In summary, I would like to make two points regarding accounts receivable. First, billed accounts receivable or DSO is a reflection of our execution effectiveness, i.e., do we produce accurate invoices in a timely manner and collect from customers in a reasonable timeframe.

As indicated during fiscal Q3 ’06 we reduced our billed DSO by 22 days, and we are approaching our target range of 70 to 80 days which we expect to achieve within the next two quarters.

Second, unbilled accounts receivable DSO is tied to business decisions to offer installment payment terms or payment terms based on specified contractual milestones. We only offer these types of arrangements to customers that are of strategic importance and have a strong financial position.

In effect, we are using the strength of our balance sheet as leverage in the marketplace; therefore, the level of our unbilled DSO should be evaluated in the context of our overall financial performance.

This completes the summary of our fiscal Q3 ’06 financial results. There is a reconciliation of our non-GAAP and GAAP net income included with our press release issued earlier today.

Next, I would like to provide some highlights related to our projected financial performance targets. Before I do that, I want to reiterate a key element of our standard disclosure regarding future financial targets. Approximately 30% to 40% of our quarterly revenue typically occurs in the last month of the quarter and the pattern for revenue generation during that month is normally not linear. Therefore, we could be in a position where we do not achieve our financial targets for a quarter and do not determine this until very late in the quarter or after the quarter is over.

Now, moving on. Our policy is to provide fiscal year financial performance targets on an annual basis, so we will be providing our 2007 financial goals during our July 2006 earnings call.

However, I would like to make the following point. Our goal is to achieve our revenue and operating profit targets in a progressive sequential manner. We are on a continuous improvement track to achieve this goal as we prepare to enter fiscal 2007. However, keep in mind that we are subject to lumpiness in our business as it relates to large deals. Now, we will open the call for questions. Operator, please take the first question.

Question-and-Answer Session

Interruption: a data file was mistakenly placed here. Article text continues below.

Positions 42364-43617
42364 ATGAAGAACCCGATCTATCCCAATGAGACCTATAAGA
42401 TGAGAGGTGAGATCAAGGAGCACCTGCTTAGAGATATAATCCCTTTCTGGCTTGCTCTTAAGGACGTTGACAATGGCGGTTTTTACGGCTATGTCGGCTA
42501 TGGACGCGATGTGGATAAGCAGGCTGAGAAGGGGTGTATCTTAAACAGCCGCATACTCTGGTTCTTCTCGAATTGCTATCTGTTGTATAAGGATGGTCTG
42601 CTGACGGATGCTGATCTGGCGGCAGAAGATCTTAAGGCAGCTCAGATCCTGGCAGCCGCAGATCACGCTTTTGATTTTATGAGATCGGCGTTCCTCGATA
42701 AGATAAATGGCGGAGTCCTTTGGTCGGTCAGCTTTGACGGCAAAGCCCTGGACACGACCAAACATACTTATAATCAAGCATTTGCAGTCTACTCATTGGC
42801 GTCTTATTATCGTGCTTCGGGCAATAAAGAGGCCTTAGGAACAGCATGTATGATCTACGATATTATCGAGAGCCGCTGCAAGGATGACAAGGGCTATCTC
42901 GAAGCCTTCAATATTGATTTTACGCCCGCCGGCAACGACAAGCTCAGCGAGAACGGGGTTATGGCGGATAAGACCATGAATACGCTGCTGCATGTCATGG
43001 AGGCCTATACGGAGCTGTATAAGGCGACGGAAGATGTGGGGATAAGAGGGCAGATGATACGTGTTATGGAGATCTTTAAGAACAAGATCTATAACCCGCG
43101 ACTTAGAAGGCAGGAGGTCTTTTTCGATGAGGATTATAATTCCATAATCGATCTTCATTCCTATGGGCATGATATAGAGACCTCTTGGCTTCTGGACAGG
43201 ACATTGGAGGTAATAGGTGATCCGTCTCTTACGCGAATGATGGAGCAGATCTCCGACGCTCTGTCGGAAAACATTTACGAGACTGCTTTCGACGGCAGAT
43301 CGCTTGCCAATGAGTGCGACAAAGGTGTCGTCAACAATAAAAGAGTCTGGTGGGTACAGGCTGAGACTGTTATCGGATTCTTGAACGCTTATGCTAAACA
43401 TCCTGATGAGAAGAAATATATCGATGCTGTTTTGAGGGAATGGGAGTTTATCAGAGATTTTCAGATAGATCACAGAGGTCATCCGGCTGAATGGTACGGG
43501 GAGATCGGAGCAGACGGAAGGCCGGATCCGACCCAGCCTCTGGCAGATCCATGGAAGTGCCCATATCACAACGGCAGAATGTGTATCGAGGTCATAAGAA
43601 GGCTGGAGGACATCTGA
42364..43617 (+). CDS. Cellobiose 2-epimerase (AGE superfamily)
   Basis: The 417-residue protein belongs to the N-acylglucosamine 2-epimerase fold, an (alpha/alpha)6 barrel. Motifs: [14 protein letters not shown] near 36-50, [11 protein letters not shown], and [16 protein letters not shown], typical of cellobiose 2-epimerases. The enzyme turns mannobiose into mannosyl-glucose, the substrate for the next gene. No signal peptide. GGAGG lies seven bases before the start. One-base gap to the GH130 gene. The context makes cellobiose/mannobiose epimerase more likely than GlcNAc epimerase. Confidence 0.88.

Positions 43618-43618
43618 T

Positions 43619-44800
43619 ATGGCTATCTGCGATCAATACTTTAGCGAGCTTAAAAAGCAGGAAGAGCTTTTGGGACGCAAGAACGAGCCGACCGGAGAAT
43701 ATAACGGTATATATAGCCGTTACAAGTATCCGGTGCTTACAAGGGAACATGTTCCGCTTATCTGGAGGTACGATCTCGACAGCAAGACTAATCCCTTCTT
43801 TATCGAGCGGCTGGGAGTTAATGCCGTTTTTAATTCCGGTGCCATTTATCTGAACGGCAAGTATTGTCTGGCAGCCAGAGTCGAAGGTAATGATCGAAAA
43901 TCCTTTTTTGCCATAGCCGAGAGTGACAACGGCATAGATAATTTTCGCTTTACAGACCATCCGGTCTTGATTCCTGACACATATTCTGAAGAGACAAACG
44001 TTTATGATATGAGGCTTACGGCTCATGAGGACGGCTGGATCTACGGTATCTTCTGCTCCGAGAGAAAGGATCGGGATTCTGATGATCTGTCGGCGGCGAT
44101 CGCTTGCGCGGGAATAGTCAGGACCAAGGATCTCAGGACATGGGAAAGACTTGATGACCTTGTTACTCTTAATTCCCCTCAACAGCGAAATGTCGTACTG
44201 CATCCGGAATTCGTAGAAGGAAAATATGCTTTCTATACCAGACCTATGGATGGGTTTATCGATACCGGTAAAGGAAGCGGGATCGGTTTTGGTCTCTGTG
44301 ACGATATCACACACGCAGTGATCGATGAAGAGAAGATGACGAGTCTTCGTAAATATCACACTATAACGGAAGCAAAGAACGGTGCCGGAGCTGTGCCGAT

Operator

We’ll go first to Erik Zamkoff with Morgan Joseph.

Q - Erik Zamkoff

Hi, good afternoon gentlemen. Nice quarter.

A - David Peterschmidt

Thank you.

Q - Erik Zamkoff

I was wondering if you could provide a little more detail into your viewpoint of how you can help a carrier monetize off portal browsing? Because that seems to be an issue. There was, you know, a lot of press on that at CTIA, and I want to understand how you fit into the equation in order to potentially prevent a carrier, someone like a Google, from coming in and turning the carrier into a dump pipe.

A - David Peterschmidt

Well, it’s a good question, Erik, as one of the big ones on the agenda. One of the things that I mentioned in my part is, with some of the new mobile edge suite, what we’re able to do with the off net browsing is, the problem has been is for the carrier, we can’t stop the carrier from making the decision if they want to do something with a portal. I mean that’s up to them to decide if in fact, they really do want to be a commodity transport rather than be a value add service capability. But where there is a blend of both going on, what we’re able to do with mobile edge now is track where that user goes when they go off net. And the importance of that is that’s about the profiling of the user so that you can present a much more personal type of target marketing to that user and this is becoming really important to the carriers as to how they monetize that subscriber, and if they lose sight of that subscriber when they go off net, they lose a major piece of information. And what we’re able to do now with mobile edge is track the subscriber when they go off net for them, and show what happens, so that’s the piece of the equation that we’re involved with.

Q - Erik Zamkoff

Excellent, thank you.

A - David Peterschmidt

Next question, please?

Operator

We’ll go next to Tom Roderick with Thomas Weisel Partners.

Q - Thomas Roderick

Hi, guys. Good afternoon.

A - David Peterschmidt

Hey, Tom.

Q - Thomas Roderick

So, there was once a time, I guess, when Openwave broke apart its messaging, its client, and its infrastructure business, and now we’re seeing more deals where you’re integrating multiple products, particularly on the messaging front. What’s driving some of that from a customer standpoint? Are you seeing this trend of IMS pushing a lot of consolidation of purchases for these multiple technologies? And then how much synergy can you achieve from the installed base of your gateway platform that’s really been a strong driver for many years in terms of turning customers on to newer technologies, as you’ve done over the past few quarters here?